can a seller changed mind after they accepted the offer and signed the contract?

Asked by Iska, Los Angeles, CA Mon Dec 28, 2009

the seller already accepted our offer and signed the contract three months ago. Our down payment has been deducted. my question is can the seller changed mind after they signed the contract? The house right now is renovated and i believe they already installed the appliances (part of the agreement and it is in the contract). the problem is it is taking too long now and now our agent is having a problem with the seller (according to our agent) and our agent told me that it is because the seller got a better offer (higher price). whatever it is the house right now is out of our budget if we look for other house. can i fight for the house and have the seller finished the house? isnt it a breach of contract? i've done a research and what i found is they asked the seller for the damages and i dont think i will do that because house right now is higher than what we could afford.

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aroojsaba, Home Buyer, New York, NY
Fri Aug 30, 2013
No ...... a seller can not do this before signed her contract.Although laws can vary from state to state and contract forms can vary greatly from deal to deal, the general rule is that once a seller signs a contract to sell his home, he is, in many cases, locked in to the transaction.
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Commercial A…, Agent, Los Angeles, CA
Thu Dec 31, 2009
The seller cannot back out because he has a higher offer. He may however back out if you cannot afford to purchase the property, you may loss your deposit. You can always sue and your contract might have an arbitration clause.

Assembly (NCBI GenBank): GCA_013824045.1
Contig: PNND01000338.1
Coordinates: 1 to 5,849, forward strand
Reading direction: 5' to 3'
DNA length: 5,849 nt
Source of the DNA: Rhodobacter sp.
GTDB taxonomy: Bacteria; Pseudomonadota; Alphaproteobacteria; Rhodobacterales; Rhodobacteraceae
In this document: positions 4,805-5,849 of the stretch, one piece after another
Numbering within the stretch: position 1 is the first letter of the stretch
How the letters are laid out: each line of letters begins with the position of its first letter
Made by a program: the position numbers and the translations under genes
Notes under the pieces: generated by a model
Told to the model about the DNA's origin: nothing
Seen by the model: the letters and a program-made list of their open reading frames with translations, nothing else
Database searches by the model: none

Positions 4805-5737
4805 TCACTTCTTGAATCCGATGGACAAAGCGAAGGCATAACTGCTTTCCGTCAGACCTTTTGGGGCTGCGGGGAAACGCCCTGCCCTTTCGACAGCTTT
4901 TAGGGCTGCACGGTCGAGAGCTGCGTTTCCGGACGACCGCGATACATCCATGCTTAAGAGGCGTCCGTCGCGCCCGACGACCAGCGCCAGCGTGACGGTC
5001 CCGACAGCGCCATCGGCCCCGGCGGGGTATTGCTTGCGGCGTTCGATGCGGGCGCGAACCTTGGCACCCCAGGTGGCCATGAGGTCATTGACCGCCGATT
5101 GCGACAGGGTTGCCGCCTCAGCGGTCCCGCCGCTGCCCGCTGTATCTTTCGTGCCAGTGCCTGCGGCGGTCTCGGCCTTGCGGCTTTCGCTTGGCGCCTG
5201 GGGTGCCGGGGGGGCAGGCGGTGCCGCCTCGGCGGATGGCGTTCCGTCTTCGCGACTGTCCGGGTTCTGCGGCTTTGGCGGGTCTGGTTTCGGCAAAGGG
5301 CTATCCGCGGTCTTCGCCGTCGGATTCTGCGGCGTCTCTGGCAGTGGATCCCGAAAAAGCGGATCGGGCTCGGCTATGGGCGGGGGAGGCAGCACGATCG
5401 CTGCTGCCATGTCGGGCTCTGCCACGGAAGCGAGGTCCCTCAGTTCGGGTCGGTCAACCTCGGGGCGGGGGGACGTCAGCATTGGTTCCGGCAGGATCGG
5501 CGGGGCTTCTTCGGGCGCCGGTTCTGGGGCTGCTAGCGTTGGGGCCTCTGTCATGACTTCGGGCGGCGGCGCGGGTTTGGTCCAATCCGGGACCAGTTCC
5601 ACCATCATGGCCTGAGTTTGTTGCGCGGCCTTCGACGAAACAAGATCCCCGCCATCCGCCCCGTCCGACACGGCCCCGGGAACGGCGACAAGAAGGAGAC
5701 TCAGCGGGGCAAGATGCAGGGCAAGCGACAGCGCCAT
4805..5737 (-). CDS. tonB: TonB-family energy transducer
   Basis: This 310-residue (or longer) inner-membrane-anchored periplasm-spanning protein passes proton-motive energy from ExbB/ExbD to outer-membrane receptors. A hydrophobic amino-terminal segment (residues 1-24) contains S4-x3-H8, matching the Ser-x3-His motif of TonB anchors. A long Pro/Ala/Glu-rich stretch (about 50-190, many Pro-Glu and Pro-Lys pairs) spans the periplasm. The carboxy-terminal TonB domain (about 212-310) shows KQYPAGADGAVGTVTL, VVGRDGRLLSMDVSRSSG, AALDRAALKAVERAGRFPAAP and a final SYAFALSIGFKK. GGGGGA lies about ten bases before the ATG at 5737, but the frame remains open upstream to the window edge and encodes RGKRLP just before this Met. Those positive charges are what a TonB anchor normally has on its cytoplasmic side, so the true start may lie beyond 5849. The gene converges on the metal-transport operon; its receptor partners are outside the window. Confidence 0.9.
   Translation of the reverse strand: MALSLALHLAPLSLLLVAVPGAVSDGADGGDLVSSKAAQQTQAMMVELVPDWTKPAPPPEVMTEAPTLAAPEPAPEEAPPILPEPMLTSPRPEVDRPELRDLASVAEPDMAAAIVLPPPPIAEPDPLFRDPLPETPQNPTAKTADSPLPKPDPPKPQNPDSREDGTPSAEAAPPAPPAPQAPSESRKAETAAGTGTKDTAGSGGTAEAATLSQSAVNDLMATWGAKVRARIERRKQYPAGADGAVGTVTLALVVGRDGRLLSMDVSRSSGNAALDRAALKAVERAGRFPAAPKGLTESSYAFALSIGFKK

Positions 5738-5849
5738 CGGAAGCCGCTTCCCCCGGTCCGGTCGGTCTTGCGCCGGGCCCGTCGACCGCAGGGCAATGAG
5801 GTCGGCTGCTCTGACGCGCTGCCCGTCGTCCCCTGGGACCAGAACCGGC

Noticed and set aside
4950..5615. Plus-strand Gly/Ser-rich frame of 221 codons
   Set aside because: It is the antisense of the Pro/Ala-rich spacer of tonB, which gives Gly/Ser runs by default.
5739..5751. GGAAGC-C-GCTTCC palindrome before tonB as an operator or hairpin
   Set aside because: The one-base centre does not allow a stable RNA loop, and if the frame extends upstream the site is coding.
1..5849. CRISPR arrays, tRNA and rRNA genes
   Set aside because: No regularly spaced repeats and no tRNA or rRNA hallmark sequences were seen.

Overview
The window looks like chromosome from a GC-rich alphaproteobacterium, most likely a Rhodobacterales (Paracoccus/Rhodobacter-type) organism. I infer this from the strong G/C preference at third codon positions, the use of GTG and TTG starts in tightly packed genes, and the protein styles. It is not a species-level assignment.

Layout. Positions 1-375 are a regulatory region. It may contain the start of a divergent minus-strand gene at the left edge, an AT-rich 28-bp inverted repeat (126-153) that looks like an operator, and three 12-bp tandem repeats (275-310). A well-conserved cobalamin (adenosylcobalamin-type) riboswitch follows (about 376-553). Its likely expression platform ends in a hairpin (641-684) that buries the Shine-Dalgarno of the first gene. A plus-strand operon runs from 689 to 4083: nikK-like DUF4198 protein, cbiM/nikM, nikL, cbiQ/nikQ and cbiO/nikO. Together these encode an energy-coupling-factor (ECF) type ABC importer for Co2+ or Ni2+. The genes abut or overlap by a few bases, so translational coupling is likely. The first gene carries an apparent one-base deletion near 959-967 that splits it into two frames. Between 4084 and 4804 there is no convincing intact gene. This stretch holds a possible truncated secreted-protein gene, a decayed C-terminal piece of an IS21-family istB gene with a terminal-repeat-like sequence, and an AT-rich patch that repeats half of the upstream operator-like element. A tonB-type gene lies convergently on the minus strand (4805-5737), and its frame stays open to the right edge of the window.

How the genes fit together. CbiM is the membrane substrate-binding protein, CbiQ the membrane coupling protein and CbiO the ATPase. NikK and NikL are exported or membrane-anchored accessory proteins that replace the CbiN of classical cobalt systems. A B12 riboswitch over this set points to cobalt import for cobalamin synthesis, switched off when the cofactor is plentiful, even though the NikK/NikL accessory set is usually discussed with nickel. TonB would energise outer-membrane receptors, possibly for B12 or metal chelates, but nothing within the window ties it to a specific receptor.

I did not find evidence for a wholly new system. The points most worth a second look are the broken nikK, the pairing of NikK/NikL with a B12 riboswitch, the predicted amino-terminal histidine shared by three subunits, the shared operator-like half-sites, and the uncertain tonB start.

Good Luck!
The Harris Company, REA/C
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Grace Hanamo…, Agent, Cupertino, CA
Mon Dec 28, 2009
Hello Iska and thanks for your post.

I can only tell you what I learned when a similar thing happened to one of my clients--you, as the buyer--cannot "compel" the seller to sell the house to you if he/she decides they do not want to. The seller can make you "whole" (pay for the costs incurred in completing investigations of the home, your costs in getting a loan, loan lock fees, etc), but beyond that, if the seller decides NOT to sell to you, then you will have a long, expensive legal battle that may well result in your, ultimately, not being able to purchase the home.

Since your contract has now approached over 90 days, unless there has been an extension, both parties are most certainly out of contract to perform. In addition, your post would lead me to believe that you have not removed contingencies pending the final work to be completed on the property. While this has protected you, it has--in my wholly unlegal opinion--further weakened your position to enforce a contract that may have already expired. You might try an extension to get things back on track, but, as the others noted below, the best advice is likely to come from a qualified real estate attorney in your area who can review your documents, the transcripts of your agent, the correspondence between the parties, and provide you with workable options. Keep in mind that short sales or REO sales with a bank may put your offer in an even more tenuous position as these are often open to acceptance of "higher" offers by the lender until all contingencies have been removed.